Curiosity was working her seductive skills on Kovalan. Could she be an apt counterpart to his music? Could her dancing skills be the perfect complement to his skills of singing? Oh, what a thought? But the thought had moved further from a simple exploration of complementary skills. Kovalan couldn’t help imagine, what it would be to sleep with a woman, who has been trained in all forms of art for the bed. It sounded a bit odd, to think that someone could be adept in such an art form in the first place if there was such a form. He had never imagined this before, not because he was not capable of such things, it’s just that it had never occurred to him before. But now things were different, he had learnt quite a few things himself and was willing to learn more and needless to say, enjoy more too. A woman, who has enthralled the king on her very first performance and has got the entire kingdom speaking about it, must be some expert in such art forms too. This was unbelievable and quite enticing a proposition, to say the least. What is a man, whose adrenaline doesn’t egg him for something different? What is a man, whose masculinity doesn’t engage in acts beyond the ordinary and mundane? What is a man, who has not gone a bit wayward for the sheer fun and adventure of it? What is a man, who doesn’t take advantage of the simple fact, that he was a man?”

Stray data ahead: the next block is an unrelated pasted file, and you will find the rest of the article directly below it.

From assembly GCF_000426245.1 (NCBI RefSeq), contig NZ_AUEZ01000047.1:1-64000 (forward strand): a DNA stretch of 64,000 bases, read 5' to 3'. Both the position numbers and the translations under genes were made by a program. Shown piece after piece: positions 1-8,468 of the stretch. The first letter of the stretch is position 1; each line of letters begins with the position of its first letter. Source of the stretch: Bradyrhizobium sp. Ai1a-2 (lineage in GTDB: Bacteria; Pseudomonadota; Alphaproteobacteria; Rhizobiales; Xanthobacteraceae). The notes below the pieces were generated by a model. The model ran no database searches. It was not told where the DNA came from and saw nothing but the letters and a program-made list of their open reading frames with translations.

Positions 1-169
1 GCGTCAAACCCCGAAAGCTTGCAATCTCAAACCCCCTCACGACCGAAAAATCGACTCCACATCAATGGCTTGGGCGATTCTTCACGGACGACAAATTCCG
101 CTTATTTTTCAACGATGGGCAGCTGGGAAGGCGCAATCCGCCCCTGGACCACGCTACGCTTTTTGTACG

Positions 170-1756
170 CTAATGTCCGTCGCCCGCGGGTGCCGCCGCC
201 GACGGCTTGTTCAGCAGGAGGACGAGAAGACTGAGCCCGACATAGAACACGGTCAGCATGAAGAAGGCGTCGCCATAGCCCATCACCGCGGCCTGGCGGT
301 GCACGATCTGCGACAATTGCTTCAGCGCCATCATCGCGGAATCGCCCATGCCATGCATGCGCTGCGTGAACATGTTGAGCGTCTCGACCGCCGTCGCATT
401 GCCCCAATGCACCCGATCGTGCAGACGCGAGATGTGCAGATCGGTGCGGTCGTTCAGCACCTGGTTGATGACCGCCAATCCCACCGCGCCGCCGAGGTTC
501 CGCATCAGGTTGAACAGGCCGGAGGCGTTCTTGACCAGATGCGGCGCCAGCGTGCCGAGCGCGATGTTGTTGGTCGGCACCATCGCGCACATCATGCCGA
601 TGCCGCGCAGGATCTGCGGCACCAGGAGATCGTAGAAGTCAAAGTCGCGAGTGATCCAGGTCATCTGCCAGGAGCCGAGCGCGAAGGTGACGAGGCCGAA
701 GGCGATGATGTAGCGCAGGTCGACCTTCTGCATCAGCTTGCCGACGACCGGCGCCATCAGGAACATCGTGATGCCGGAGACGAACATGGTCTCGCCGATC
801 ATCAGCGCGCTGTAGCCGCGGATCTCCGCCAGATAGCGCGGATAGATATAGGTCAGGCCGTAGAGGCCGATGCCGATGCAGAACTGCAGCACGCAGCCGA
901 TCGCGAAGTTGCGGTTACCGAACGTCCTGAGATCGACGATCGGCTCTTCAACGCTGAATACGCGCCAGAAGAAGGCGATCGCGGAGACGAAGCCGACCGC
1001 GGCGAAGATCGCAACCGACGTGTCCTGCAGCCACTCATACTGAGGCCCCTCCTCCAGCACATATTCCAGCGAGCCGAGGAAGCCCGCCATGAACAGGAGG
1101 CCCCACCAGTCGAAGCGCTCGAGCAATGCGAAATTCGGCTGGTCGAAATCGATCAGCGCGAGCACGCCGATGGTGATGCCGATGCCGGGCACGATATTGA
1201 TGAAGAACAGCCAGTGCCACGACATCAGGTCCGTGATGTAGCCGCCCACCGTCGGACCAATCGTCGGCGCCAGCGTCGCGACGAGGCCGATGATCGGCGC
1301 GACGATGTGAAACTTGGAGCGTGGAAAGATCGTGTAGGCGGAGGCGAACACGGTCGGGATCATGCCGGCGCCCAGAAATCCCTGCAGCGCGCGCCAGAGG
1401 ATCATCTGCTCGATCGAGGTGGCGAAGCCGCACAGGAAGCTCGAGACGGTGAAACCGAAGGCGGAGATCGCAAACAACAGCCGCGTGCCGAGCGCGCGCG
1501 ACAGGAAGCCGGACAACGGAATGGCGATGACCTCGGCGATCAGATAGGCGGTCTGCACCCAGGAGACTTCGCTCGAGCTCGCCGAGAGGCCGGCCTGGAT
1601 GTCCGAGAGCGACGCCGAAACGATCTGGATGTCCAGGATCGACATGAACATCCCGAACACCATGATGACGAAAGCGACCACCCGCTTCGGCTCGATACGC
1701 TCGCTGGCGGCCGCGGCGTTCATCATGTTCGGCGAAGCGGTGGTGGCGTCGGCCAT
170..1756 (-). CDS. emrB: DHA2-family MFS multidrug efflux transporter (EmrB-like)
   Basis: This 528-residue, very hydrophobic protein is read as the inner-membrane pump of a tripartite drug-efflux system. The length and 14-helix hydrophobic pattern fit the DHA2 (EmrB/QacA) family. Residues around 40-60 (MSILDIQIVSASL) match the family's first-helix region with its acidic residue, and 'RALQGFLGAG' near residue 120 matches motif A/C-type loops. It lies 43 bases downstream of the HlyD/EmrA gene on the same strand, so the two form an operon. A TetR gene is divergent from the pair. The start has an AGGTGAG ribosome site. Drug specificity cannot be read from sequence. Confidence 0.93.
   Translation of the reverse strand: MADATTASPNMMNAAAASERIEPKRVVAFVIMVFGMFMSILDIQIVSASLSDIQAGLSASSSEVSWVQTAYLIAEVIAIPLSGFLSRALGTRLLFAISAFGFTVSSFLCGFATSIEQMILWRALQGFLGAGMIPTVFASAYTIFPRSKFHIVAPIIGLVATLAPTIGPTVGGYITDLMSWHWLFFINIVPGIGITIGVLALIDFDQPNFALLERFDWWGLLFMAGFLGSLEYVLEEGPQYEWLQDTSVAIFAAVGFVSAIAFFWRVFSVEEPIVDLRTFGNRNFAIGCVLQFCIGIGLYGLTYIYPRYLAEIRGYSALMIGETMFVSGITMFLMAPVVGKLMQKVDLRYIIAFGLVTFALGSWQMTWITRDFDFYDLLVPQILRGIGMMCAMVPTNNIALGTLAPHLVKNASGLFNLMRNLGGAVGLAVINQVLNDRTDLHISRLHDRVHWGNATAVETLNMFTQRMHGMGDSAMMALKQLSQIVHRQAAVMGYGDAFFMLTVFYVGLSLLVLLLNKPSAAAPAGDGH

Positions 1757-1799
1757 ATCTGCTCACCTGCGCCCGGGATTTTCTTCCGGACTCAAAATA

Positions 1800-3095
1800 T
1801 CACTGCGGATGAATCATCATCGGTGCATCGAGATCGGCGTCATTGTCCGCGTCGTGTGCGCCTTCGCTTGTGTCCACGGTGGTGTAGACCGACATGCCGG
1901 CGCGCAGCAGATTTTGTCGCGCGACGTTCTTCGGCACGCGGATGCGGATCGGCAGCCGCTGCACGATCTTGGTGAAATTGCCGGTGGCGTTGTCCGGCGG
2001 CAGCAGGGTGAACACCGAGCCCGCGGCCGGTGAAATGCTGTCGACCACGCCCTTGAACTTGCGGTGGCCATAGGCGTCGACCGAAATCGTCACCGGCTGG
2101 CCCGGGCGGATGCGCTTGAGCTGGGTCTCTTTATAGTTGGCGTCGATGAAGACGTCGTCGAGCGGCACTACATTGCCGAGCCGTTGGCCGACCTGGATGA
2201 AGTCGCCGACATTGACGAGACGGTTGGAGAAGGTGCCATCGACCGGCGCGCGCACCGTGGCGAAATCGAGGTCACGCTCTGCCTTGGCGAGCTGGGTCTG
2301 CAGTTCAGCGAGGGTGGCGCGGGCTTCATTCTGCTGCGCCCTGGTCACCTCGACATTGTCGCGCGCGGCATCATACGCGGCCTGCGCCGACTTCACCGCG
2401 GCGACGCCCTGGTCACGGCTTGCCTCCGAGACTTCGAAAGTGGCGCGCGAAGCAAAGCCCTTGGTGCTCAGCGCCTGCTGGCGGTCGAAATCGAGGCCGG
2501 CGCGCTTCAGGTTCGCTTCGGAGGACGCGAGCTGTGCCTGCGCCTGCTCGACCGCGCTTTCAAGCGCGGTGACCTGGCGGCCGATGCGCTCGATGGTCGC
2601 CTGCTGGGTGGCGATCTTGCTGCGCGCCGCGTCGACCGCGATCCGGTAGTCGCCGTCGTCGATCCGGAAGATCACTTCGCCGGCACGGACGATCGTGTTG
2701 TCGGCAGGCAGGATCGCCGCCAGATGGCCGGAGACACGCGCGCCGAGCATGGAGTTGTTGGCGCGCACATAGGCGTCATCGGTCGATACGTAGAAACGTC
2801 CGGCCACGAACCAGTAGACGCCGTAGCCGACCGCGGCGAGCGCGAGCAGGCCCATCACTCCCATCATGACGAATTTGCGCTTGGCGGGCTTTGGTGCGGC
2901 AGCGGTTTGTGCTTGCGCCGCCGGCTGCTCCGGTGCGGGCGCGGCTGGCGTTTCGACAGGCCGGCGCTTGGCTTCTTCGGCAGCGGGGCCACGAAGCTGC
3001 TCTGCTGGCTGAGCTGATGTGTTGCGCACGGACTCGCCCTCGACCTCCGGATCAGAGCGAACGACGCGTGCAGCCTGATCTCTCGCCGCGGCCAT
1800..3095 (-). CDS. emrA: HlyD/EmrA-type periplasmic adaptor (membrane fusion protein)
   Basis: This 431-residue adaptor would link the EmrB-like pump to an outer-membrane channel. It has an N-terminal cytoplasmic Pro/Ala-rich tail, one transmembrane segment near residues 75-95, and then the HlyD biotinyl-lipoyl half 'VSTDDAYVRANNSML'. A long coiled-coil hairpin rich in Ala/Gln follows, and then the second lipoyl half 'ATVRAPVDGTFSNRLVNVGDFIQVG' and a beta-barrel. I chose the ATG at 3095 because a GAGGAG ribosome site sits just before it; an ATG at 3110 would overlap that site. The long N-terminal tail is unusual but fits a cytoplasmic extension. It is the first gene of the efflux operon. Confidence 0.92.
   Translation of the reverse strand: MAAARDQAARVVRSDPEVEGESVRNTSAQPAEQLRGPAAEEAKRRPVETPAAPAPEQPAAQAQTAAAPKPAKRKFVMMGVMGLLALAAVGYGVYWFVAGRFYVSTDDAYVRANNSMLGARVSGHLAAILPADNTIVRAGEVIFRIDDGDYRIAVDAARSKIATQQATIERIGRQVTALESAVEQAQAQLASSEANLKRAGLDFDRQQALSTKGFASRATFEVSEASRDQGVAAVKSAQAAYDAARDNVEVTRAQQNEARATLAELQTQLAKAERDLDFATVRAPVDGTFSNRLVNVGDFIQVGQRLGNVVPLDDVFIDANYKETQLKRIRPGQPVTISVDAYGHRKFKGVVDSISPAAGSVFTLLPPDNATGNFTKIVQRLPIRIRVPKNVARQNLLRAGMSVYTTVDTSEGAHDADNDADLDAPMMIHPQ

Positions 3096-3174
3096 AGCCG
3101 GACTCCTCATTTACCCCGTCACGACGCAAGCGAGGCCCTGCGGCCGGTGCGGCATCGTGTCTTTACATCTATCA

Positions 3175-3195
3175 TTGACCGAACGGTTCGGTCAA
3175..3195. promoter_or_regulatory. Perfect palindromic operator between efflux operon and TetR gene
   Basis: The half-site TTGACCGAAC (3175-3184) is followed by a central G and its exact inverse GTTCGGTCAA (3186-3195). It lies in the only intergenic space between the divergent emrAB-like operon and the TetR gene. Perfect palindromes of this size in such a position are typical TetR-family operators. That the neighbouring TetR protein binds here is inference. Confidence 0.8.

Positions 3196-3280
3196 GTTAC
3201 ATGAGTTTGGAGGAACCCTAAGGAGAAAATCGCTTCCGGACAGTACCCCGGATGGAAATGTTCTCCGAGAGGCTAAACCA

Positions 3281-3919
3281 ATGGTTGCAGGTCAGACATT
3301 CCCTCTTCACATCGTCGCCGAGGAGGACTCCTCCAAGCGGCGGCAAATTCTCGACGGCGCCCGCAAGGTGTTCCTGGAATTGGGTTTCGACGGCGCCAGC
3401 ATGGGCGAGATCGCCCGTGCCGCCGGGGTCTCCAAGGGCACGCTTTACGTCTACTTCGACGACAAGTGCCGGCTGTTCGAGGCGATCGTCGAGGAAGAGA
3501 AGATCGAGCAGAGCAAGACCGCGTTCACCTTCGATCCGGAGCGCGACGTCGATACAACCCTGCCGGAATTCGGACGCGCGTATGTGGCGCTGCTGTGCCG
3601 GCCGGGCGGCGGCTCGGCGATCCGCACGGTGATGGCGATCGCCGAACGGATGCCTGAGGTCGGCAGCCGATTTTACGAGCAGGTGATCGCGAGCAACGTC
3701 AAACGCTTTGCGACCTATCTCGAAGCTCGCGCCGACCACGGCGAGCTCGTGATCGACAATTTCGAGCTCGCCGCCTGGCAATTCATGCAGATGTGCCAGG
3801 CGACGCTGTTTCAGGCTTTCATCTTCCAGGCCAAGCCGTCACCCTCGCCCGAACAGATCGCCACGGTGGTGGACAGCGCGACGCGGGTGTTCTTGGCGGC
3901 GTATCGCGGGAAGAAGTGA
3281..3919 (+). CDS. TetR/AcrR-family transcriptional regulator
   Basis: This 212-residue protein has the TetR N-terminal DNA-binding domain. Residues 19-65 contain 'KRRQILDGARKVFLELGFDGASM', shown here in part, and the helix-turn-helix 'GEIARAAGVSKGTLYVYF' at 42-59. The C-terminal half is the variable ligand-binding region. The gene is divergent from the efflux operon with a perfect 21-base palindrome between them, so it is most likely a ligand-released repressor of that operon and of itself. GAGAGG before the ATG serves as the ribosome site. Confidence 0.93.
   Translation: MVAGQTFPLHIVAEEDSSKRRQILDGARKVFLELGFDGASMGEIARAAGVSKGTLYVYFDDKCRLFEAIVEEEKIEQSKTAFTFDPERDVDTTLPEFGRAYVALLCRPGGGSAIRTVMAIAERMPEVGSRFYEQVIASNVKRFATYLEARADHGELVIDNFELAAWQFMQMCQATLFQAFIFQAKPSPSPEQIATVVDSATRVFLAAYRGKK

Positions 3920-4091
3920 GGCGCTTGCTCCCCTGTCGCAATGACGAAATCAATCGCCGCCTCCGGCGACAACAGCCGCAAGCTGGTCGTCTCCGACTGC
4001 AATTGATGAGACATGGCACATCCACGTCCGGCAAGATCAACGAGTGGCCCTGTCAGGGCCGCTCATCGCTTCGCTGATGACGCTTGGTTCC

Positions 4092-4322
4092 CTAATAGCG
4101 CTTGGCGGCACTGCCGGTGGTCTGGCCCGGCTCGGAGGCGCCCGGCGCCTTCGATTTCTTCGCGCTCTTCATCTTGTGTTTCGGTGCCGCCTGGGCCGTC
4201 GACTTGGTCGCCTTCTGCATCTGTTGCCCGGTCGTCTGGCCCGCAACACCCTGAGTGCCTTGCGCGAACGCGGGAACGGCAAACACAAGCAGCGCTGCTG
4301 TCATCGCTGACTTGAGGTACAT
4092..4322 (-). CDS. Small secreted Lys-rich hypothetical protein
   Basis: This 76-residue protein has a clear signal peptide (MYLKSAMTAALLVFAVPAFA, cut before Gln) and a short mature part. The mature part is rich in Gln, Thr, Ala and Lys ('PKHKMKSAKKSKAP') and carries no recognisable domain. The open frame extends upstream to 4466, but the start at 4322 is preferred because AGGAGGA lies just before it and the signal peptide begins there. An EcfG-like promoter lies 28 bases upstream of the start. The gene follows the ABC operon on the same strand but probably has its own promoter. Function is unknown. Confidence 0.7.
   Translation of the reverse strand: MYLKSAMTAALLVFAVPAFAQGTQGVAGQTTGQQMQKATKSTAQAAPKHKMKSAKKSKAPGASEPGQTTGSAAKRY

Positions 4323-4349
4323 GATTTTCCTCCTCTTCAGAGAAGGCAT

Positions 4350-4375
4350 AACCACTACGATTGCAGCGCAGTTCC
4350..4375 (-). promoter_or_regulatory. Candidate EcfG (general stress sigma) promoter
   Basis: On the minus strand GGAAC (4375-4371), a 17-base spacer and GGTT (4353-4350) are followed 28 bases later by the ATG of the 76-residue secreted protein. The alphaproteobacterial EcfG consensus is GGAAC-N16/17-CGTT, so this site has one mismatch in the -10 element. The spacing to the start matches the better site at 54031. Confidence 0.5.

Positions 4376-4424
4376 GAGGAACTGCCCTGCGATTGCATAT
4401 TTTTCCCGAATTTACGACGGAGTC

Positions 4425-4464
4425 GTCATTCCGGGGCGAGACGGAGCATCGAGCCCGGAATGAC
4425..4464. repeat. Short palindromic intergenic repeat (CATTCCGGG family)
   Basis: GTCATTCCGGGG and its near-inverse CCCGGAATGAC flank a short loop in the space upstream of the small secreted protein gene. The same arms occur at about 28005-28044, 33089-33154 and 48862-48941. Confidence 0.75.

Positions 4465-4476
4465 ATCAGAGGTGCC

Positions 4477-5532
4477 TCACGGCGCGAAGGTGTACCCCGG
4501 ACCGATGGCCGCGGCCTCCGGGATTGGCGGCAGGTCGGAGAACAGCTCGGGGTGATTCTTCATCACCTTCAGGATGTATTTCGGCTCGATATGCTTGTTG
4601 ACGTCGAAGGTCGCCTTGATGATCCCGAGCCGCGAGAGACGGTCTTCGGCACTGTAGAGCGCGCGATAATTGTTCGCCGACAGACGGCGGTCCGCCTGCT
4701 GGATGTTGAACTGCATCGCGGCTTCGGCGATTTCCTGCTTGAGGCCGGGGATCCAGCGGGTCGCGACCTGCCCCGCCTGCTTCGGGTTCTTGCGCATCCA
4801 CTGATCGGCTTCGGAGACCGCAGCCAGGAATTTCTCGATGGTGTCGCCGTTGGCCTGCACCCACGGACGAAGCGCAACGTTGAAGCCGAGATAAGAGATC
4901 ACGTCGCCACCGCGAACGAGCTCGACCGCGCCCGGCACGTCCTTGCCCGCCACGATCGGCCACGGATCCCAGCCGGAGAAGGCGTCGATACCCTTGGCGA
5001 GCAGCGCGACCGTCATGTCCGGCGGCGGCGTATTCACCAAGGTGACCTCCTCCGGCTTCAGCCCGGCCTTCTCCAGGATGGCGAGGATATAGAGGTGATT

What other works are you currently working on?

Currently, I am working on a few projects which are again based on mythological characters and events from mythology. I am trying to work on a concept which is prevalent in mythologies of the world and see if it can be brought out in the form of a fiction; however, it is still at a nascent stage.

What are the three tips you have for readers of this interview who are aspiring writers?
  1. Start writing – there is no better day than today. Do not wait for a certain time, when you think you will write. Start today.
  2. Be ready to accept a rejection. Your writing could get rejected for many reasons, but let that not end your writing career before it begins. That’s a part of the writing. Understand why it has been rejected and see what changes it requires. There are many options for publishing, explore another, if one has been closed.
  3. Your writing doesn’t end with the publication. Be ready to promote it, because only you know the merits of the work. Times have changed and in this clutter of writing, you have to move it. It’s your baby and you will have to walk it all the way, till it can run by itself!
Thank you, Utkarsh! Wishing you the very best for your books.

About Kannaki's Anklet:

Kannaki's Anklet is a near-adaptation of the Shilappadikaram, a masterpiece of the Sangam literature that showcased Tamil life and culture in its full splendour. The epic highlights the trials and tribulations of Kannaki, an ordinary woman, who endures personal adversities but chastises the king for his single act of misdemeanour and injustice. Her anger burns down a city, forcing the goddess of the city to come down to appease her-such was the wrath of a woman wronged! An ordinary woman, with mortal desires, goes on to be revered as Goddess Kannaki in Tamil Nadu, as Kodungallur Bhagvathy and Attukal Bhagvathi in Kerala, and as Goddess Pattini amongst the Sri Lankan Buddhists, while the Sri Lankan Tamil Hindus worship her as Kannaki Amman.